a contemplation on different kinds of regrets
Even though he’s done it countless times by now, every time Tao finishes a hit, he still goes a little pale, a little cold underneath his skin. It is not death that bothers him because he knows death is inevitable - whether or not he is the one who kills them, eventually they will meet their end. It is what comes afterwards that makes him feel uneasy.
He rolls the corpse onto its back, taking a small, silver dagger from its sheath on his belt, and rips two diagonal lines into his skin. Blood spills from the body, still warm, and he smears it into a pattern on the floor, framing the body: two rudimentary wings, not angelic but jagged and rough. Above the head, he writes “E X O” in large, erratic block letters. When all is done, he stabs the dagger through the body’s spine, right in between the two crudely drawn wings, straight through until the hilt meets flesh.
Only then, after he’s marked the body with the sign of the dragon, is he finally allowed to leave.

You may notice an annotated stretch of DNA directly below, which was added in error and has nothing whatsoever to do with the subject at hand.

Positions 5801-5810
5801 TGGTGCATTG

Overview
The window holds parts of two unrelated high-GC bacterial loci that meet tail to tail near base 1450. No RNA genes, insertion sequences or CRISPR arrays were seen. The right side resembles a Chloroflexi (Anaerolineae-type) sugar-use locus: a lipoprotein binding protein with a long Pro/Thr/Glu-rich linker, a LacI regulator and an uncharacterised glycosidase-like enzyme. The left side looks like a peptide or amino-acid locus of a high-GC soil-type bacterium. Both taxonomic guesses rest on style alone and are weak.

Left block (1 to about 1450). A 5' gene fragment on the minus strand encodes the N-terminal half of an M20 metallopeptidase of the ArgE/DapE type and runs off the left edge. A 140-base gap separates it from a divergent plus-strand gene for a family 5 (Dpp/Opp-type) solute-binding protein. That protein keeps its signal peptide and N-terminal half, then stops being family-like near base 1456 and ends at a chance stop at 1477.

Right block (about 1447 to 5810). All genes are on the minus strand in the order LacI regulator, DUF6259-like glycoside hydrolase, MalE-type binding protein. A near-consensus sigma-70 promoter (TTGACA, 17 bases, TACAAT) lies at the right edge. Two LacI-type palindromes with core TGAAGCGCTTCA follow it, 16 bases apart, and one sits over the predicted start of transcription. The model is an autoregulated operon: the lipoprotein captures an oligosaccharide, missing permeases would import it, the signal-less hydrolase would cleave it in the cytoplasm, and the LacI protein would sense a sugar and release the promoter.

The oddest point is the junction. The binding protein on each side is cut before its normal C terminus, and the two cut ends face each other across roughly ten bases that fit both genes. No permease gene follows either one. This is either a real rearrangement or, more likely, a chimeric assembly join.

When his master had taught him how to kill, he also taught Tao to respect death. every time he draws the sign, he can hear his master speaking softly into his ear, just out of sight, and it takes all his strength not to look back. He knows he will only regret it if he does.
It is well past midnight by the time he returns, but Wu Fan is always awake to greet his return. Xiumin is by his side too, as reliable a right hand man as ever. “You’re later than usual,” Wu Fan says. “And there’s blood on your face.”
“I’m sorry,” Tao replies. “It was... ah, never mind. I’ll try to do it quicker next time.”
“It’s fine. You wouldn’t take more time than you need to, I know.” There’s a pause, and Wu Fan touches Tao’s shoulder lightly. “Clean yourself up and get to sleep. You’ll be free for at least a few days before we’ll need you to go out again. Do what you need to in the meanwhile. Good night, Tao.”
“Yes, duizhang,” he says humbly, bowing as Wu Fan walks past to leave.
Xiumin, though, turns and places a hand on Tao’s arm. “It was hard, wasn’t it?” he says, and Tao is a little embarrassed that Xiumin heard the weariness in his voice so clearly. Xiumin, though, smiles and gives him a sympathetic pat. “You did well, Tao, I think Wu Fan was pleased. Go get some rest, alright? You deserve it.”
Tao feels somehow more ashamed when Xiumin is so kind than when Wu Fan is so distant.
After he cleans the blood off of his face and his hands, he changes his clothes and lies in bed. When he closes his eyes, he imagines his next kill and wonders when the guilt starts to go away.
description: Tao kills, marks, thinks. Originally posted here, edited.